by Victor Wanchena 

Over the past 30 years, motorcycles have become increasingly specialized; each model designed to fill the niche of its intended customer. When you want to travel, you buy a touring bike. Want fast? There are many sport bikes to choose from; each in their own sub-category. Dual sports, sport touring, cruisers, super motos; the list is almost endless. My head swims just thinking of all the categories. If there is a certain style of riding you like, there’s probably a motorcycle made specifically for it.

All this specialization has led to one downside; we’ve started to think that you can only use a motorcycle for the niche it was marketed for. Hey guys, we’re headed out to burn up some twisties. Don’t invite Vic. He’s too slow on that piggy-touring bike. That dirt road looks interesting. Better skip it, I’m on a cruiser and it’s not made for those. Hey we’re taking a road trip. You can come, but I don’t know if you’ll make it on that sport bike. This conventional wisdom limits a rider’s thinking. Why can’t you ride your touring bike over a gravel mountain pass or take a trip on your dual sport?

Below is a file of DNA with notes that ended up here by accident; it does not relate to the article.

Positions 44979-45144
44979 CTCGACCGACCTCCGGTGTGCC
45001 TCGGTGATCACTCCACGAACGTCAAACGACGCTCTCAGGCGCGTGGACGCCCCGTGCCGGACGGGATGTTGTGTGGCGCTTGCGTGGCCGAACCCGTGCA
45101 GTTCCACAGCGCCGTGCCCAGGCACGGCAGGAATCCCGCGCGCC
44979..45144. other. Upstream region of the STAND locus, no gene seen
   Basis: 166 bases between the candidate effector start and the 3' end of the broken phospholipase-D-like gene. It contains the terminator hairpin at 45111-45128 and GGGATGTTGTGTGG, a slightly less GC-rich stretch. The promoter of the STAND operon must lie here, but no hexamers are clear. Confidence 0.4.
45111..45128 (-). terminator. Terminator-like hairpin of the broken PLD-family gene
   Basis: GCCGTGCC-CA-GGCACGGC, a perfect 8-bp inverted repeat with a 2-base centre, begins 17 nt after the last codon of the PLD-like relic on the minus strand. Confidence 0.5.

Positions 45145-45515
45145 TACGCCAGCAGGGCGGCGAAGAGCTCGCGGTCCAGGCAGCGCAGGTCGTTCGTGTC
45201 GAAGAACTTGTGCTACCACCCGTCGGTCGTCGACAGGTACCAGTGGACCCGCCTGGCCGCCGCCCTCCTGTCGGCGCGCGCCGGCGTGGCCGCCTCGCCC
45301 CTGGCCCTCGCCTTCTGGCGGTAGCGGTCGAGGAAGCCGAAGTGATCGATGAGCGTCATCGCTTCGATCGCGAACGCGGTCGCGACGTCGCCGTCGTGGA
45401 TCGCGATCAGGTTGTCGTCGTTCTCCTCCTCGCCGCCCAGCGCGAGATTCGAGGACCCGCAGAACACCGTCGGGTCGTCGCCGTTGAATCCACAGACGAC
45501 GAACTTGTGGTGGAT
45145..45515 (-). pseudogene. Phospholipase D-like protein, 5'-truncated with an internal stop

This was illustrated last year when I was on a ride in the Southwestern part of the country. A friend and I were trying to navigate from one side of a mountain range to the other. Easy enough. The line on the map looked fairly straight and the famous last words uttered were, “ it’s only about 2 inches on the map, how hard could it be?’ Well, the quaint mountain road quickly turned from winding blacktop to a 10-foot wide corkscrew of fist-sized rocks. While I white knuckled my way to the top of the now infamous Onion Saddle, my riding partner was having the time of his life. The difference between our bikes; nothing. A pair of overloaded touring rigs, street tires, and a need to get to the other side. When we reached the top, I stopped for a break and literally peeled my gloves off the grips. My partner, on the other hand, was simply giddy and declared that we had just ridden “the greatest motorcycling road, ever”. This skewed perspective on our little adventure was his far superior ability in handling his bike.

The bottom line is that regardless of what you ride, it’s all about the skill you have, and not the bike you ride. Observed trials are a prime example of this. In trials, the riders are split into classes by riding ability. Size, weight, power of the motorcycles is irrelevant. The past couple of years I have tried riding observed trials. It is a fantastic sport that combines finesse and control of your motorcycle, with the mental challenges of conquering obstacles. That, and the humiliation of 12-year old kids riding machines with a fraction of the power I have consistently beat the pants off of me. It’s not the bike they ride. It’s simply the skill they possess.


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